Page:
The Bede BD-4 is an American light aircraft, designed by Jim Bede for homebuilding and available since 1968. It was the first homebuilt aircraft to be offered in kit form.[1] It remains one of the world's most popular homebuilts with thousands of plans sold and hundreds of examples completed to date.

BD-4
Raffensparger BD-4 (N643R).jpg
BD-4
Role Recreational/Utility aircraft
Manufacturer Bedecorp for homebuilding
Designer Jim Bede
First flight 1968
Introduction 1968
Unit cost
US$295 (plans, 2015)
Developed from BD-1
Front view of a BD-4 taildragger.
Rear view of a BD-4 taildragger

Design and developmentEdit

 
Tubular spar of a BD-4C

Based on his previous work with innovative light aircraft, the BD-1 (eventually developed into the American Aviation AA-1 Yankee) and BD-2, Jim Bede designed the BD-4 to be the first real "kitplane" in the world. The design was based on a high-wing cantilever monoplane of conventional design, able to be fitted either with a tailwheel or a tricycle undercarriage. When building the plane, it was also possible to choose between a two-seat or four-seat version.

The intention was to allow people with little or no fabrication experience to start with a set of comprehensive plans and work up to a bolt-together operation in which complex components were provided from the factory. In order to simplify construction, there were few curved surfaces and most of the fuselage was made up of flat aluminum sheeting. The only major components with compound curves were the engine cowling and landing gear spats, which were made of fiberglass. The fuselage was constructed of aluminum angle braces bolted together to form a truss frame.[2]

An innovative feature of the BD-4 was the wing structure, which employed a 'panel-rib' constructed in sections, consisting of a rib whose upper edge was extended horizontally to become one section of the wing surface. The wing was progressively built up by sliding these sections together over the tubular spar and fastening them together where they met. One downside to the panel-rib construction was not noticed until the aircraft had been in service for some time. Because the panels were glued together, they formed a liquid-tight bond, unlike conventional systems using rivets. Instead of using a separate tank to hold fuel, builders simply drilled holes in the ribs to interconnect the sections to form a tank. In service, it was found that leaks inevitably developed due to problems like improper seals and natural flexing of the wing.[3] BedeCorp later redesigned the wing to use a more conventional system with separate fuel tanks in the BD-4C.[4]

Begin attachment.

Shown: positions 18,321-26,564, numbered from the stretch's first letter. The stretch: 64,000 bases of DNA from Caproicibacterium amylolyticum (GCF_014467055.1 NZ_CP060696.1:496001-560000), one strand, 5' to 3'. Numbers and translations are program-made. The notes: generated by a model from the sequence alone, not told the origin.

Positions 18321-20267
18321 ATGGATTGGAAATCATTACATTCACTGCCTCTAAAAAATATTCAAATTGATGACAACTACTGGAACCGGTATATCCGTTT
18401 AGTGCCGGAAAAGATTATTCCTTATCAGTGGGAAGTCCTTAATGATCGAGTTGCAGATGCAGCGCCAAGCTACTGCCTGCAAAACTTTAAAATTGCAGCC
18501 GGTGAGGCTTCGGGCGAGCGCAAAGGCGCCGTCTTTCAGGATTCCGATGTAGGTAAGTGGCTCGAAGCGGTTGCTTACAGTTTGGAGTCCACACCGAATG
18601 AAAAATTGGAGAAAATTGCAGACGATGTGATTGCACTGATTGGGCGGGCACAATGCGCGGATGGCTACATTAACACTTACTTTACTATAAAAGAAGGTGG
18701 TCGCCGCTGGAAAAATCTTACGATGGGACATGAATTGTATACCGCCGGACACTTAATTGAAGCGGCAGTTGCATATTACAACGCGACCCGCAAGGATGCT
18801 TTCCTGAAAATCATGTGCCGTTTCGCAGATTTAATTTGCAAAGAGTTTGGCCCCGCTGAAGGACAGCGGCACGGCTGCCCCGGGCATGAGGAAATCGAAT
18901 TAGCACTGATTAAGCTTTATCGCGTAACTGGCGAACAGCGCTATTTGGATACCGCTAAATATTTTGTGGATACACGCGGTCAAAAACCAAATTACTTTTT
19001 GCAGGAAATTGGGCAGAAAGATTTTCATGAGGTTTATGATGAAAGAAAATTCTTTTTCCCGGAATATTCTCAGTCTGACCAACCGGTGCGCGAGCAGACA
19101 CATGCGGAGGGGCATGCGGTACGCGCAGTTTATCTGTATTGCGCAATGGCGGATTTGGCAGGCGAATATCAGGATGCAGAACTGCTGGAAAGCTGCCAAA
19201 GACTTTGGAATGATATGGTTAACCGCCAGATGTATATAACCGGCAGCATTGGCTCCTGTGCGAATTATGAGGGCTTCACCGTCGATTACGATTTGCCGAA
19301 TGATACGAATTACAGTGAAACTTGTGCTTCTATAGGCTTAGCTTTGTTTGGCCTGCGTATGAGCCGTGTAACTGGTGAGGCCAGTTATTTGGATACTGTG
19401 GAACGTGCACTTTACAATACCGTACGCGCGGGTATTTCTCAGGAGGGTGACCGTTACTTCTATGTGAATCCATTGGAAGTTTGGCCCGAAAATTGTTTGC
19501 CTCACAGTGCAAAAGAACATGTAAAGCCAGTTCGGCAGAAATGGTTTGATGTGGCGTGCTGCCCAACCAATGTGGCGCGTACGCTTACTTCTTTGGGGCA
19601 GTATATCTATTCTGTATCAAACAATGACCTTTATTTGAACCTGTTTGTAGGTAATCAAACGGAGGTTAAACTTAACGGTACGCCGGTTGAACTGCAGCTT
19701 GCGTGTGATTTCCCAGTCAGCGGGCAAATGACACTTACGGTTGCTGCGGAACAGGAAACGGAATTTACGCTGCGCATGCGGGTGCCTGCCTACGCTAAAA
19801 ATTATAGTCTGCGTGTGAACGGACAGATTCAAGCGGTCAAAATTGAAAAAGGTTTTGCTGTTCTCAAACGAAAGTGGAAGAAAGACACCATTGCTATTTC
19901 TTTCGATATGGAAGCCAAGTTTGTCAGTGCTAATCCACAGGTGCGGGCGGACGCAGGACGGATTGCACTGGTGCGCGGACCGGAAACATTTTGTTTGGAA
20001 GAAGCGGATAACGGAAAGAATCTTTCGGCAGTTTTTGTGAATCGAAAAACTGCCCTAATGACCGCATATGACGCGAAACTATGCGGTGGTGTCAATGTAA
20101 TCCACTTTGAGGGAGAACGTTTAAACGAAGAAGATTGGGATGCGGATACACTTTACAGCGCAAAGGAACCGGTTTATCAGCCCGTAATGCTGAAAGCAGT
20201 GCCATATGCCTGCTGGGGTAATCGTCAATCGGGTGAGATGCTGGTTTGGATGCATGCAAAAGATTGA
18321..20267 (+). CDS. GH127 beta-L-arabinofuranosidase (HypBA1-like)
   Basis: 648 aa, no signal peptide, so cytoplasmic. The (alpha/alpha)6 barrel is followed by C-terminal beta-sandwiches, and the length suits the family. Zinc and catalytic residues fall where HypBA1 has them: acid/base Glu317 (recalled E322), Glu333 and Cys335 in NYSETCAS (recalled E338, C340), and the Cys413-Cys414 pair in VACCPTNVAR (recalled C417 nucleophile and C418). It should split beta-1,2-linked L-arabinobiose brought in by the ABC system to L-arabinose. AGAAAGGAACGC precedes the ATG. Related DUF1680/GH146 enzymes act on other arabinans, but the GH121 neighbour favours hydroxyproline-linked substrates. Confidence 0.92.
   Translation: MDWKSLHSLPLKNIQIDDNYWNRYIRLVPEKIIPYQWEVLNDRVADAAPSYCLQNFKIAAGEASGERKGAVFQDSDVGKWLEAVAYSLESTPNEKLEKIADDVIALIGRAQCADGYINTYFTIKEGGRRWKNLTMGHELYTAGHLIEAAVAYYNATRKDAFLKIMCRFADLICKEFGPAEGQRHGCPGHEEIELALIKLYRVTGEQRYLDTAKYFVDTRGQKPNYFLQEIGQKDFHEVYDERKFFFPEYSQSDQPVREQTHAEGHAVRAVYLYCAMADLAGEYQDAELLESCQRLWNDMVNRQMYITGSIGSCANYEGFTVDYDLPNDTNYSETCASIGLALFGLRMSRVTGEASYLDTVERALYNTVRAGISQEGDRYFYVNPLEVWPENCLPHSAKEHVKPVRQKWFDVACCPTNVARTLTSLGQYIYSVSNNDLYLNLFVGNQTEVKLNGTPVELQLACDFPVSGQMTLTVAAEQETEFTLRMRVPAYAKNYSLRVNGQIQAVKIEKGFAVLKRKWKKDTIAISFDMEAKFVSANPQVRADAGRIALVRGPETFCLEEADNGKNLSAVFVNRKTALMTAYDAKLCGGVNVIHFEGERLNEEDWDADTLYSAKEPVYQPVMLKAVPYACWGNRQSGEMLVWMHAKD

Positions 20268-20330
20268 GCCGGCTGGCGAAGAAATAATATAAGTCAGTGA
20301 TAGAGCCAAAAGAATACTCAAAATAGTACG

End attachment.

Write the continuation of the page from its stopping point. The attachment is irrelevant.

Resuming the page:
Although the original wing design was easy to build, the more recent BD-4B features a redesigned, more conventional, metal wing with a tubular spar bonded to honeycomb ribs.[5]

The aircraft remained available as plans for amateur construction in 2017, from Bedecorp of Medina, Ohio, United States.[6]

Bede also wrote a 165-page BD-4 builder's book, "Build Your Own Airplane", giving the amateur builder a good perspective on construction techniques.[7]


VariantsEdit

BD-4B
Two-seat or four-seat model with 1,250 lb (567 kg) empty weight and 2,400 lb (1,089 kg) gross weight. Estimated construction time is 900 hours. 700 completed and flown by 2011.[8]
BD-4C
Improved four-seat model with 1,200 lb (544 kg) empty weight and 2,400 lb (1,089 kg) gross weight. Estimated construction time is 700 hours. Two completed and flown by 2011.[8]

Specifications (BD-4B)Edit

Data from Kitplanes and The Incomplete Guide to Airfoil Usage[8][9]

General characteristics

Performance

  • Cruise speed: 198 mph (319 km/h, 172 kn)
  • Stall speed: 61 mph (98 km/h, 53 kn)
  • Range: 900 mi (1,400 km, 780 nmi)
  • Rate of climb: 1,700 ft/min (8.6 m/s)

ReferencesEdit

  1. ^ The TEAM Aviation BD-4
  2. ^ "What kind of airplane should you build?". Air Progress: 41. Winter 1971.
  3. ^ Mellema, Roger (March 1986). "Fuel Tanks". BD-4 Builders/Owners Newsletter. Cite magazine requires |magazine= (help)
  4. ^ "BD-4C". BedeCorp.
  5. ^ Bayerl, Robby; Martin Berkemeier; et al: World Directory of Leisure Aviation 2011-12, page 97. WDLA UK, Lancaster UK, 2011. ISSN 1368-485X
  6. ^ Tacke, Willi; Marino Boric; et al: World Directory of Light Aviation 2015-16, page 102. Flying Pages Europe SARL, 2015. ISSN 1368-485X
  7. ^ "Books | Bedecorp, LLC". Bedecorp.com. Archived from the original on 2013-09-17. Retrieved 2012-10-20.
  8. ^ a b c Vandermeullen, Richard: 2012 Kit Aircraft Buyer's Guide, Kitplanes, Volume 28, Number 12, December 2011, page 45. Belvoir Publications. ISSN 0891-1851
  9. ^ Lednicer, David (2010). "The Incomplete Guide to Airfoil Usage". Archived from the original on 20 April 2010. Retrieved 15 October 2014.

Literature, WeblinksEdit

  • Taylor, Michael J.H. Jane's Encyclopedia of Aviation. London: Studio Editions, 1989, p. 123. ISBN 0-517-10316-8.
  • Winchester, Jim. "Bede BD-10." Concept Aircraft: Prototypes, X-Planes and Experimental Aircraft. Kent, UK: Grange Books plc., 2005. ISBN 978-1-84013-809-2.
  • World Aircraft Information Files (File 890 Sheet 05). London: Bright Star Publishing.
  • Jim Bede: ... breakdown of the weight of all items ... List comparing Cessna 150 vs. BD-4, Bede Design 11, undated, retrieved 12 September 2017 - in lbs.

External linksEdit